The non-contact detection and identification of blood stained fingerprints using visible wavelength hyperspectral imaging: Part II effectiveness on a range of substrates

Hdl Handle:
http://hdl.handle.net/10149/600526
Title:
The non-contact detection and identification of blood stained fingerprints using visible wavelength hyperspectral imaging: Part II effectiveness on a range of substrates
Authors:
Cadd, S. (Samuel); Li, B. (Bo); Beveridge, P. (Peter); O’Hare, W. T. (William); Campbell, A. (Andrew); Islam, M. (Meezanul)
Affiliation:
Teesside University. Technology Futures Institute
Citation:
Cadd, S., Li, B., Beveridge, P., O’Hare, W. T., Campbell, A., Islam, M. (2016) 'The non-contact detection and identification of blood stained fingerprints using visible wavelength hyperspectral imaging: Part II effectiveness on a range of substrates' Science & Justice; Available online 15 February 2016
Publisher:
Elsevier
Journal:
Science & Justice
Issue Date:
15-Feb-2016
URI:
http://hdl.handle.net/10149/600526
DOI:
10.1016/j.scijus.2016.01.005
Additional Links:
http://linkinghub.elsevier.com/retrieve/pii/S1355030616000083
Abstract:
Biological samples, such as blood, are regularly encountered at violent crime scenes and successful identification is critical for criminal investigations. Blood is one of the most commonly encountered fingerprint contaminants and current identification methods involve presumptive tests or wet chemical enhancement. These are destructive however; can affect subsequent DNA sampling; and do not confirm the presence of blood, meaning they are susceptible to false positives. A novel application of visible wavelength reflectance hyperspectral imaging (HSI) has been used for the non-contact, non-destructive detection and identification of blood stained fingerprints across a range of coloured substrates of varying porosities. The identification of blood was based on the Soret γ band absorption of haemoglobin between 400 nm and 500 nm. Ridge detail was successfully visualised to the third depletion across light coloured substrates and the stain detected to the tenth depletion on both porous and non-porous substrates. A higher resolution setup for blood stained fingerprints on black tiles, detected ridge detail to the third depletion and the stain to the tenth depletion, demonstrating considerable advancements from previous work. Diluted blood stains at 1500 and 1000 fold dilutions for wet and dry stains respectively were also detected on pig skin as a replica for human skin.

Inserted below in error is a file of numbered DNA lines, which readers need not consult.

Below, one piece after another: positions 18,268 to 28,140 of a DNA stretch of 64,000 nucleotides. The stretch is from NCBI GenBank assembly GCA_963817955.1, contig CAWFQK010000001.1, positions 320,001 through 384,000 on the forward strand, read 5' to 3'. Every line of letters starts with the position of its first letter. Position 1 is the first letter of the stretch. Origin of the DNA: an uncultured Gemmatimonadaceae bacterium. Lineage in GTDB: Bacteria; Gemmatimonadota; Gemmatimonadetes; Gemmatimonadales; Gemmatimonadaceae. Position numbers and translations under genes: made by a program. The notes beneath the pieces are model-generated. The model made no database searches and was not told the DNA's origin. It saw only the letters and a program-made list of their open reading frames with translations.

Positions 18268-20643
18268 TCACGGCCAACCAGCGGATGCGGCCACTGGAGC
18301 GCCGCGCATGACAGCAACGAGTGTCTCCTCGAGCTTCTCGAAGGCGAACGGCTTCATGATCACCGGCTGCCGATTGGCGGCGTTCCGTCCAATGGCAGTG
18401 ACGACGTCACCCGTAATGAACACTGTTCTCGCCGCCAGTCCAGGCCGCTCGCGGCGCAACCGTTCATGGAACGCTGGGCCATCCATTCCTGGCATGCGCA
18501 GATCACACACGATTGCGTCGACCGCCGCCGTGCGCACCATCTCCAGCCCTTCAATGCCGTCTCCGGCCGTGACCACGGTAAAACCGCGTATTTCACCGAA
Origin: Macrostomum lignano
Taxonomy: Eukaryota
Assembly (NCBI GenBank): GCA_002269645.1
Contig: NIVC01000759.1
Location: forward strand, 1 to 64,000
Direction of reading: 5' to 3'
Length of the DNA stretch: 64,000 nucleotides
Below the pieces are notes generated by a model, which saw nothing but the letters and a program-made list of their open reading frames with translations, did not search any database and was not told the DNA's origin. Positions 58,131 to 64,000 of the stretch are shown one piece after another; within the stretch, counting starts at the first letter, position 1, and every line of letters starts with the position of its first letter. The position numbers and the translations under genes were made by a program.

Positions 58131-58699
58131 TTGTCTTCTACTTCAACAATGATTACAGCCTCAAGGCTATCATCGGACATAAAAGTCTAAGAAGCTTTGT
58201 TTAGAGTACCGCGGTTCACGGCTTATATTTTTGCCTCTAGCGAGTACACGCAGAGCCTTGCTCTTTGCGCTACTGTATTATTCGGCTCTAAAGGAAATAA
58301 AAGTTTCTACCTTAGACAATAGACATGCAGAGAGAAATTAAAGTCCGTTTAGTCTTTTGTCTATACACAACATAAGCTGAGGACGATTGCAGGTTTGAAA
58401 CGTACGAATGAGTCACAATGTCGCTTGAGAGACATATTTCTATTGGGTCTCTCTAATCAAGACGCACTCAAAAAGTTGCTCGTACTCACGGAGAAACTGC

Type:
Article
Language:
en
ISSN:
13550306
Rights:
Following 12 month embargo author can archive post-print (ie final draft post-refereeing). For full details see http://www.sherpa.ac.uk/romeo [Accessed: 03/03/2016]

Full metadata record

DC FieldValue Language
dc.contributor.authorCadd, S. (Samuel)en
dc.contributor.authorLi, B. (Bo)en
dc.contributor.authorBeveridge, P. (Peter)en
dc.contributor.authorO’Hare, W. T. (William)en
dc.contributor.authorCampbell, A. (Andrew)en
dc.contributor.authorIslam, M. (Meezanul)en
dc.date.accessioned2016-03-03T12:34:51Zen
dc.date.available2016-03-03T12:34:51Zen
dc.date.issued2016-02-15en
dc.identifier.citationScience & Justice; Available online 15 February 2016en
dc.identifier.issn13550306en
dc.identifier.doi10.1016/j.scijus.2016.01.005en
dc.identifier.urihttp://hdl.handle.net/10149/600526en
dc.description.abstractBiological samples, such as blood, are regularly encountered at violent crime scenes and successful identification is critical for criminal investigations. Blood is one of the most commonly encountered fingerprint contaminants and current identification methods involve presumptive tests or wet chemical enhancement. These are destructive however; can affect subsequent DNA sampling; and do not confirm the presence of blood, meaning they are susceptible to false positives. A novel application of visible wavelength reflectance hyperspectral imaging (HSI) has been used for the non-contact, non-destructive detection and identification of blood stained fingerprints across a range of coloured substrates of varying porosities. The identification of blood was based on the Soret γ band absorption of haemoglobin between 400 nm and 500 nm. Ridge detail was successfully visualised to the third depletion across light coloured substrates and the stain detected to the tenth depletion on both porous and non-porous substrates. A higher resolution setup for blood stained fingerprints on black tiles, detected ridge detail to the third depletion and the stain to the tenth depletion, demonstrating considerable advancements from previous work. Diluted blood stains at 1500 and 1000 fold dilutions for wet and dry stains respectively were also detected on pig skin as a replica for human skin.en
dc.language.isoenen
dc.publisherElsevieren
dc.relation.urlhttp://linkinghub.elsevier.com/retrieve/pii/S1355030616000083en
dc.rightsFollowing 12 month embargo author can archive post-print (ie final draft post-refereeing). For full details see http://www.sherpa.ac.uk/romeo [Accessed: 03/03/2016]en
dc.titleThe non-contact detection and identification of blood stained fingerprints using visible wavelength hyperspectral imaging: Part II effectiveness on a range of substratesen
dc.typeArticleen
dc.contributor.departmentTeesside University. Technology Futures Instituteen
dc.identifier.journalScience & Justiceen
or.citation.harvardCadd, S., Li, B., Beveridge, P., O’Hare, W. T., Campbell, A., Islam, M. (2016) 'The non-contact detection and identification of blood stained fingerprints using visible wavelength hyperspectral imaging: Part II effectiveness on a range of substrates' Science & Justice; Available online 15 February 2016en
dc.eprint.versionPost-printen
dc.embargo12 monthsen
dc.date.accepted2016-01-29en
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